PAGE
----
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Minnesota Google Summit: Ask the Genius Team

Ben Friesen moderated this session with a group students, made up mostly of the Hopkins "Genius Team," fielding questions that Minnesota Google Summit attendees had for students. 
The first question was what technology coming out was the most interesting to them.
Here were their responses:


Here are some of the questions and their answers...



Which tool do you prefer? 
Despite the slide, there was a mixture of student response regarding which tool they prefer. They gave good rationale for which tool worked for them, but iPads seemed to win the day.

Do you like positions of leadership in your school? 
Yes, but not when their friends stop talking to them 'cause they're using Snapchat and don't want to get caught!

What has been your favorite use of technology in the classroom?
Students seem to really like Nearpod for comparing note and staying engaged in class. Youtube and Google docs for collaboration has been cool! 

Why should I care about Twitter. How should I use it with 5th Graders?

  • Homework-You could tweet out homework and the student could use something like Notability to annotate and turn it in.
  • Students could get help from each other.
  • They think right now it's mostly overlooked by teachers.
  • One student said Twitter is a place for teens, not for teachers to "stalk their students." It would lose the 
  • "Yeah, but remember the days when e-mail was cool?"
Kids today think that some of the accounts they create are anonymous and don't realize that they can be tracked! Friesen mentioned that the team will be exploring social media in the coming weeks. "Your online presence should get you IN to college and open opportunities rather than keep you OUT!"

Describe where your use of digital devices enhanced your learning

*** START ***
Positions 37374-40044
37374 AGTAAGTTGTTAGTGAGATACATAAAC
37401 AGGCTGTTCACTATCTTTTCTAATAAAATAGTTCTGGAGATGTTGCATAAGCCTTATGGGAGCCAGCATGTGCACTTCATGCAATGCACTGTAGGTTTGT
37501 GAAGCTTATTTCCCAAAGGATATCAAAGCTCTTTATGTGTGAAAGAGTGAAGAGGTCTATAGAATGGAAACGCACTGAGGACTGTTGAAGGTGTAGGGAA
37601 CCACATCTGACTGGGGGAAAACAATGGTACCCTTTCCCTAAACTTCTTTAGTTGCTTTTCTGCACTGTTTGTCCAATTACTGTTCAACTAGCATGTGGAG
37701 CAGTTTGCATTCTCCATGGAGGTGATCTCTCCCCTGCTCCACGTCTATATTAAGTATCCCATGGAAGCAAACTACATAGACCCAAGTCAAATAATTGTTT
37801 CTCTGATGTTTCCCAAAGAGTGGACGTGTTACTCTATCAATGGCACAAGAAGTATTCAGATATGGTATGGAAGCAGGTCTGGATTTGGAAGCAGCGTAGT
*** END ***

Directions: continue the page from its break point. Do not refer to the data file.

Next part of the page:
Many students mentioned their use of Nearpod for giving feedback. A teacher in the room said it was a game changer. "There is no front of the room anymore!"
BrainPop is engaging and easy to understand. 

All of the students have access to the App store and do "R and D" on tools that all students should have.

What goes through your head when a teacher is fumbling with technology?
  • Let the kids teach themselves
  • give students "free time" to explore the app prior to starting the project
  • frustration depends on the activity
  • Teachers should know a little bit about the app
  • "iBooks get tedious and boring."
If you had a 20% project, what would it be?
  • Create an app for school to use, a way for students to give feedback on teacher performance (Has to be constructive!)
What does the Genius bar time look like? What works well? What's hard?
  • Students come during study time
  • 2 people at a time works best
  • Glad to get out of "boring class!"
  • Unapproved apps on friends devices is hard
  • Scheduling students is sometimes hard
  • 75 applied, 20 were selected, Had to go through "Ninja training" until they became a "Black Belt" prior to joining.
The students shared the effective ways that their teacher have taught or encouraged creative thinking. Movies, Stopmotion, Haiku deck, Brainpop, Moodle and Class Dojo were mentioned. I thought it was fascinating that many of the tools that kids said they liked were more teacher centered tools! One student mentioned the distracting qualities of the iPad when she first brought it home. Having tool like that set some limits, has benefit, though might stifle creativity. It might be cool if there was an "academic zone" where certain apps weren't available, like the "quiet zone," for no notifications! Some one in the crowd suggested that as a 20% project!

Friesen has done a great job with this group, and they represented themselves well as assistants and presenters at the conference! I hope including students as presenters and participants is a trend that continues, like at Educon!

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